The themes stated above may not cover all the concerns on women and national leadership, but they represent the themes most frequently established in studying in this field. It would be suitable to begin with a discussion concerning the contentious relationship between leadership and gender, arguing that the latter influences the former. Women’s style of leadership and the impediments to their career development are afterward reviewed. While culture is identified as a foremost obstacle to the exclusion of women from participation in national leadership, its impact on women’s leadership style has not been afforded much consideration (Johnson, 2004). This essay reveals that even as culture plays a considerable role in the performance of women in national leadership, research in this subject is limited.
Leadership and Gender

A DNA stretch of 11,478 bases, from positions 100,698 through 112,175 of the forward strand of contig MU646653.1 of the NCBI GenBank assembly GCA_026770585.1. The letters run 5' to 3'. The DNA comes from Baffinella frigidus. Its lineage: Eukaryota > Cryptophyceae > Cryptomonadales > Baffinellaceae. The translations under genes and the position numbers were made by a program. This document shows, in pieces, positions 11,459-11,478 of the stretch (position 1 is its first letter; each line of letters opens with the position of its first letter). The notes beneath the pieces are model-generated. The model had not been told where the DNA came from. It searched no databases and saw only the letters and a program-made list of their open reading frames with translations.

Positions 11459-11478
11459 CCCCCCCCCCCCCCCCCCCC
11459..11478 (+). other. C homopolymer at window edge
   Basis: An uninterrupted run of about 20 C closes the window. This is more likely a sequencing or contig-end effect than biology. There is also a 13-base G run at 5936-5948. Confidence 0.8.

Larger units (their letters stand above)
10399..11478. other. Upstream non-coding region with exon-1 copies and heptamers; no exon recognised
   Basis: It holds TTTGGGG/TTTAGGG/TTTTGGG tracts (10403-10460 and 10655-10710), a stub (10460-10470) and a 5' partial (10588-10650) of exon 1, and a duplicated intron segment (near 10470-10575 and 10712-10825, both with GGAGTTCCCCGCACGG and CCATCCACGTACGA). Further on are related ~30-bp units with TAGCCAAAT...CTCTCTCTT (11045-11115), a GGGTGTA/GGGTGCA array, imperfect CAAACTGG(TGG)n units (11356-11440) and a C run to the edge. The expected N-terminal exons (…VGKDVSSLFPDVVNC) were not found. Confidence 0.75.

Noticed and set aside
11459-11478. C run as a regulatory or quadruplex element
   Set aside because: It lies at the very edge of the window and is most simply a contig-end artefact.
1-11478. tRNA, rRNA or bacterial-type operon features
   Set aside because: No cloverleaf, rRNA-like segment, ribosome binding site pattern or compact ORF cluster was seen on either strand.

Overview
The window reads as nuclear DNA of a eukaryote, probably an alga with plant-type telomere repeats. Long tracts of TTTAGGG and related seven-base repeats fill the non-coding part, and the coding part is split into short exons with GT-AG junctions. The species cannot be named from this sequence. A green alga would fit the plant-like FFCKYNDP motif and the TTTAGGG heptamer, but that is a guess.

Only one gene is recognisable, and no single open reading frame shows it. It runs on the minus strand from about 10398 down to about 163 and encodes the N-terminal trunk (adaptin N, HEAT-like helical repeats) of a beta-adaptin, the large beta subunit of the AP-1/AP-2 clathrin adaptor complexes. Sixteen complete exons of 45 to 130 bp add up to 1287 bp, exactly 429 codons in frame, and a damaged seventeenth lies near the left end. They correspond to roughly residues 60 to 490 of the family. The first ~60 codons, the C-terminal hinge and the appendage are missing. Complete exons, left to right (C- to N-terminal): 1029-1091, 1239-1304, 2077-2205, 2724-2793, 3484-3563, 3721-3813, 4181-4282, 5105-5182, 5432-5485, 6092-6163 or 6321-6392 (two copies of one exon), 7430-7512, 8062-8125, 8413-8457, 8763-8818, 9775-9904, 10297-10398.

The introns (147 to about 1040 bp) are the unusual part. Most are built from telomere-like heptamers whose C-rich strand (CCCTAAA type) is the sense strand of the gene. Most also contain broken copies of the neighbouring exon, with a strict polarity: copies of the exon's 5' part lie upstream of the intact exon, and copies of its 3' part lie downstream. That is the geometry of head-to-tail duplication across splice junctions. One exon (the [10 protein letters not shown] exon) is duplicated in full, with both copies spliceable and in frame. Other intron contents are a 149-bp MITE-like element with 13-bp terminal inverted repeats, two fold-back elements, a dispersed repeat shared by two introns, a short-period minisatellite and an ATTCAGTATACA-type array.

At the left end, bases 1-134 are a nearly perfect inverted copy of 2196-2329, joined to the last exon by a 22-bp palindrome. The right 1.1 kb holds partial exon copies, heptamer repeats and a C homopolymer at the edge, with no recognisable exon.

Gender concerns have relatively lately been regarded as women’s concerns and included in the deliberations of national leadership. This idea is sustained by Collard and Reynolds (2010), who emphasizes that gender, has been related so strongly with women that in a few cases, they are identical. The authors define the term gender as a cultural term that a socially construct and describes the qualities that are ascribed to individuals on the basis of their sex the ways in which they are thought to behave or the qualities that are believed to be based upon their cultural expectations of what it means to be male or female. Customarily, descriptors that are classified with the male gender are assertive, rational, analytical, ambitious, and confident, while the female gender is perceived as being sensitive, cooperative, intuitive, and emotional. As leadership is currently diverse, several researchers are concerned with the male and female styles of leadership. Research in relation to leadership styles often seeks out looks for the convergent qualities related to one gender and concludes whether females and males lead differently. Indecisive statements of findings have generated the debate concerning whether leadership and gender are independent or interrelated (Johannesen, 2011).